Down in the Dumps-ter

It was the first evening of John and Val’s Marvelous Adventure, which we were spending at the Governor Jim Hogg City Park, a pleasant little place in Quitman, Texas after a drive of about 425 miles from Hattiesburg. We had eaten take-out from a close-by Mexican restaurant so as not to leave our two poor canines in our camper too long without the protective comfort of their parents, not to mention adult supervision. The evening was quite cool, and I had gotten my prized Texas map out of the car and was taking a small bag of trash out to a nearby dumpster. The dumpster was about five feet tall with a four inch ledge on each side and was empty except for some recently cut shrubbery. I apparently had one of those increasingly common senior moments and threw the map in with the trash. This map had sentimental value; after all, I had actually talked to the AAA lady; we had bonded; we were tight. It arrived, along with three others, in the proverbial nick of time, the day before our departure.

Reaching in, even standing on the ledge to do so, would not work. Still over a foot out of reach. Apparently senior moments—this was a new discovery for me—are sequential and closely timed, so I stood on the ledge, threw my right leg over the top, found the floor, and noticed that my left leg was vigorously protesting this foolishness by catching itself on the edge, threatening to drop the shoe on the outside. Finally the foot bowed to the apparent inevitable and came on inside with the rest of me. I put my recovered treasure in my back pocket, and finally started to consider the challenge of getting out. This, or at least so I deceive myself, would have been no problem to that 30 year old me, even without an accommodating ledge on the inside. I put my hands on the edge and pushed up. My feet came off the floor, but the prospect of trying to put one of them on the edge seemed to be an open invitation to tumbling over for a five foot fall with no assurance of what would hit first—all this on the first day of the trip, which seemed unnecessarily early for a hospital visit.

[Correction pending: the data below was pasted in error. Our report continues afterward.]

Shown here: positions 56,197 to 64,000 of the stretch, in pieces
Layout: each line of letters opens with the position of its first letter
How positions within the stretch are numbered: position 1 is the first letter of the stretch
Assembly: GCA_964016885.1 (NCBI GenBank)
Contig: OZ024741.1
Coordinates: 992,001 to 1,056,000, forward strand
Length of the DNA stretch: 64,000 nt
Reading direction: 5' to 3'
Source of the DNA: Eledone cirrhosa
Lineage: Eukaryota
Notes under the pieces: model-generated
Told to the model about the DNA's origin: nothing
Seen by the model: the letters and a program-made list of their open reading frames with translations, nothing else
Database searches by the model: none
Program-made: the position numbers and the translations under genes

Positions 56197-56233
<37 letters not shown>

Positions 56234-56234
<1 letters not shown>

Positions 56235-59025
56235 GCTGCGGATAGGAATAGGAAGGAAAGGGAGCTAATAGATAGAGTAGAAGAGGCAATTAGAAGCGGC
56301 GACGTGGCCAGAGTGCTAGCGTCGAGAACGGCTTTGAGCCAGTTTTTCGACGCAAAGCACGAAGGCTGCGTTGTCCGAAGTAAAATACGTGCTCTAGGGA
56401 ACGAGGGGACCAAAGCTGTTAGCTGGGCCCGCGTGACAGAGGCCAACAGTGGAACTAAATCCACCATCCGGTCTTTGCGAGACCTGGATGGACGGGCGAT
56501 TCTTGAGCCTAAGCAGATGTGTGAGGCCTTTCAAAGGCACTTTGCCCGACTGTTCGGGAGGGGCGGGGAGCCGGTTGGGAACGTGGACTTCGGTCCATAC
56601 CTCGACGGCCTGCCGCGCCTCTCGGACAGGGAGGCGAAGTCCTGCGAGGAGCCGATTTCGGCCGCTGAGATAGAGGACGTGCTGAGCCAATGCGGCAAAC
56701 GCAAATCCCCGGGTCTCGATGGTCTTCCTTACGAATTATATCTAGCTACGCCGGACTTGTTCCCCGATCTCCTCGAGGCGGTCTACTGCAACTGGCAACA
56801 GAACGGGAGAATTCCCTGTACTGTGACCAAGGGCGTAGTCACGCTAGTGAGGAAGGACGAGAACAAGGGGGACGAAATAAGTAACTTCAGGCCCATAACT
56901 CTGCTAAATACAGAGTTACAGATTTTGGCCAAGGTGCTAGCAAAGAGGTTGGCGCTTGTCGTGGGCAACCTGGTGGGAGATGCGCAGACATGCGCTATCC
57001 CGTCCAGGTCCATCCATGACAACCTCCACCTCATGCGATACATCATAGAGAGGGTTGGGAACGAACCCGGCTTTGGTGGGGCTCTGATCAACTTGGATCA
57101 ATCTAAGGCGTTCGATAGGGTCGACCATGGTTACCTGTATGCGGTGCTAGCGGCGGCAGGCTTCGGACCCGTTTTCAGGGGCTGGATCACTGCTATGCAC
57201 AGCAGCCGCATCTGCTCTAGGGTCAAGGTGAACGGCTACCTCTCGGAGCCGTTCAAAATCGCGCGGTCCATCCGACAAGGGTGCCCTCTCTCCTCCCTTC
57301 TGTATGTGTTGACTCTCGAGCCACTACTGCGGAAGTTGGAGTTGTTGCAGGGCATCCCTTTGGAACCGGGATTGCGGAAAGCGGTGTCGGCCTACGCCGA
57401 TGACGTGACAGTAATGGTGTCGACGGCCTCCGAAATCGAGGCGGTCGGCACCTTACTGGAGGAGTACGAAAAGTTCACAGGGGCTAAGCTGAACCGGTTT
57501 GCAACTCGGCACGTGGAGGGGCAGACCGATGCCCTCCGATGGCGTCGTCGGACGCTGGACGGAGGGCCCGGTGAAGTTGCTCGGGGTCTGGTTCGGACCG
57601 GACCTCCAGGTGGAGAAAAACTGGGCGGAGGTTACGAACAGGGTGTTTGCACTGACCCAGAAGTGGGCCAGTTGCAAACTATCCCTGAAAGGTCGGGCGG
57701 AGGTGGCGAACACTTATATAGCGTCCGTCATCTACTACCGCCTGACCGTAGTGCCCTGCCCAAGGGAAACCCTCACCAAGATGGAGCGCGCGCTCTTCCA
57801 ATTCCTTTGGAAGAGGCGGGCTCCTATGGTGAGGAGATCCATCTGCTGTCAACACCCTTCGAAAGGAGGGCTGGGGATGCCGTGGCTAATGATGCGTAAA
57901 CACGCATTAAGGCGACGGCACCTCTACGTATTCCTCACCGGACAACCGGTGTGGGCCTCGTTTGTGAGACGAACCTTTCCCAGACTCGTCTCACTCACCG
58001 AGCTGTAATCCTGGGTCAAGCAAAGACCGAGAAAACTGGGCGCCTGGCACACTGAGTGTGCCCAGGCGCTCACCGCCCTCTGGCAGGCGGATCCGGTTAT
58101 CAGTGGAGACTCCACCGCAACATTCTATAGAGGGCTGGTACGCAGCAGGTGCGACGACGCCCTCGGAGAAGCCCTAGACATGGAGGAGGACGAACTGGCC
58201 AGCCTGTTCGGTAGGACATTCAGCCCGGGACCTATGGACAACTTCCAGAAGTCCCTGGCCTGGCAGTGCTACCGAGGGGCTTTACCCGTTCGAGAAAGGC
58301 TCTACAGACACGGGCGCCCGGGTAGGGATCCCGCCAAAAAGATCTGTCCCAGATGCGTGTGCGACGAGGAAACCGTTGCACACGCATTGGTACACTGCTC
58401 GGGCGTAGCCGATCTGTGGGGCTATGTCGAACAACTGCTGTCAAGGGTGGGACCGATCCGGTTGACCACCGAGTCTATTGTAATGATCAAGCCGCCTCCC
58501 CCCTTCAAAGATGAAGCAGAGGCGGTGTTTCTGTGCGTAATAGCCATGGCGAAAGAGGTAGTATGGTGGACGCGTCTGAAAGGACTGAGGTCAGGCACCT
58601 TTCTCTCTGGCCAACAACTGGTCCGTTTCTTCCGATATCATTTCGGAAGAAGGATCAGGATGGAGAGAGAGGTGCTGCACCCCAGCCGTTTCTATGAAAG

I stared forlornly at our little camper, all lit up and warm inside, a mere thirty yards away. I had been already gone for a good fifteen minutes, but did my lovely wife choose to inquire why a thirty yard trip to the dumpster was taking so long? As a matter of fact, no. Had I been sufficiently provident to take my phone with me? Again, no. Yelling seemed a bit unseemly, and I began to wonder what a night in a dumpster might be like. My arthritis-riddled shoulders were complaining about the push-ups, but there seemed no alternative. Still, going over the edge with one big heave seemed to promise unpleasant consequences. I tried hoisting myself on the plastic flap on the other half of the dumpster, but it was designed for thinner people finding themselves in this situation. I began to regret those days in tenth grade geometry that I had characteristically spent preoccupied with thoughts of the fair sex, motorcycles, track and field, and other distracting amusements. But at long last, a possible solution presented itself. I pushed some of the almost non-existent trash into a corner, thinking that a corner, with one hand on each side, would be more stable than a one-dimension side. I stood on the meager pile, gave a gentler push into a straight arm position with my feet above my improvised platform, managed to lift my right leg up, and—the details are a little sketchy here—ended up on the outside feet first.

Damned map. Google maps are better anyway. If I can find another dumpster, that baby is history.


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